For the past few runs, I noticed that my Gear Fit 2 would only lock onto GPS after more than 0.5 km. By “noticed”, I of course mean “got super frustrated with and considered briefly throwing the gadget onto the ground and arranging for its utter disintegration through repeated jumping on it”.
Besides losing the first 0.5 km of my run data, the pacing information, delivered via synthesised voice, would be wildly inaccurate for the rest of my run.
Judging by this 22 page thread on the Samsung community forums, there are other users who were also less than happy that the Gear Fit 2 built-in GPS does not seem to work as advertised. Understandably, people bought the gadget in order to be able to go running without having to lug their smartphones along.
Fortunately, it turns out the explanation is quite logical, although Samsung really has to do better to communicate this to their users.
In short, at the start of my run, my smartphone was lying on my desk one floor up. At that point the Gear Fit 2 still had a bluetooth connection to the phone, and it was planning to use the phone GPS instead of its built-in unit. As far as I know, the gadget’s use of the phone’s GPS is not well known.
As the distance between me and the office building increased, the Gear Fit 2 obviously lost the bluetooth connection to the smartphone. With the current firmware (R360XXU1BPL1 at the time of writing), it takes the Gear Fit 2 about 0.5 km to realise that the connection is really lost, and that it should switch to its built-in GPS.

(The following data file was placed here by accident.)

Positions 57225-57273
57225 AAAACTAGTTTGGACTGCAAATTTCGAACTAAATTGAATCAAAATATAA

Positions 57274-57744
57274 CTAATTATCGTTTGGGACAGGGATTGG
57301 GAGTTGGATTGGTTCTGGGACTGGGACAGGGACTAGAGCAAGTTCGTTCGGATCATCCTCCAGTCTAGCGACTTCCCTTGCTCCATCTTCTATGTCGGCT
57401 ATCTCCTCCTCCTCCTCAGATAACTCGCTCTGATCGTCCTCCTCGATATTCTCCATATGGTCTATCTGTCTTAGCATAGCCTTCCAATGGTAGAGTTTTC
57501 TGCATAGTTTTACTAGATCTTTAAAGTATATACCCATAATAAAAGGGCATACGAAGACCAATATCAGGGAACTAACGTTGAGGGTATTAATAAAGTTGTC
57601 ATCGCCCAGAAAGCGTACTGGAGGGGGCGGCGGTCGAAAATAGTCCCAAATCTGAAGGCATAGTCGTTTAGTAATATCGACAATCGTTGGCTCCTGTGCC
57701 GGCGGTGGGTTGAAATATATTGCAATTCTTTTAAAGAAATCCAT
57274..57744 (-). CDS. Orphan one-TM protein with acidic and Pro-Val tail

This as all pretty logical, but highly frustrating when you don’t know what’s going on. Samsung clearly has to do better.
Knowing what the issue is makes the fix pretty straight-forward.
Before starting your run, disable bluetooth on your smartphone, and wait for the Gear Fit 2 to register loss of the connection. It should vibrate on your wrist, and then show a little rectangle at the top right of the display, like this:
You can now start the exercise app and then start your run.
This morning, my Gear Fit 2 acquired a GPS lock almost instantly. You can see this by the location icon which briefly flashes and then stays on (it’s very important that you ensure that it stays on before running off), and by the fact that the on-screen distance gauge (you only see the distance gauge if you have set a distance target) starts climbing immediately.
(Update: I’ve had more runs since. Sometimes the GPS struggles for half a minute or more to get a lock, with the location icon remaining in the flashing state. In these cases, I sometimes stop the run, and start over, until that damned flashing location icon goes stable. Frustrating.)
For the price, the Samsung Gear Fit 2 packs a lot of features.
However, between this undocumented (as far as I can see) and sometimes plain frustrating GPS behaviour, the voice guidance which breaks easily and mysteriously (see another post of mine on that issue and how to fix it), and the battery life (a 40 minute run with music and GPS can use up 30% to 40% of the battery), slightly more serious casual runners (strange category, I know) might want to consider carefully their alternatives.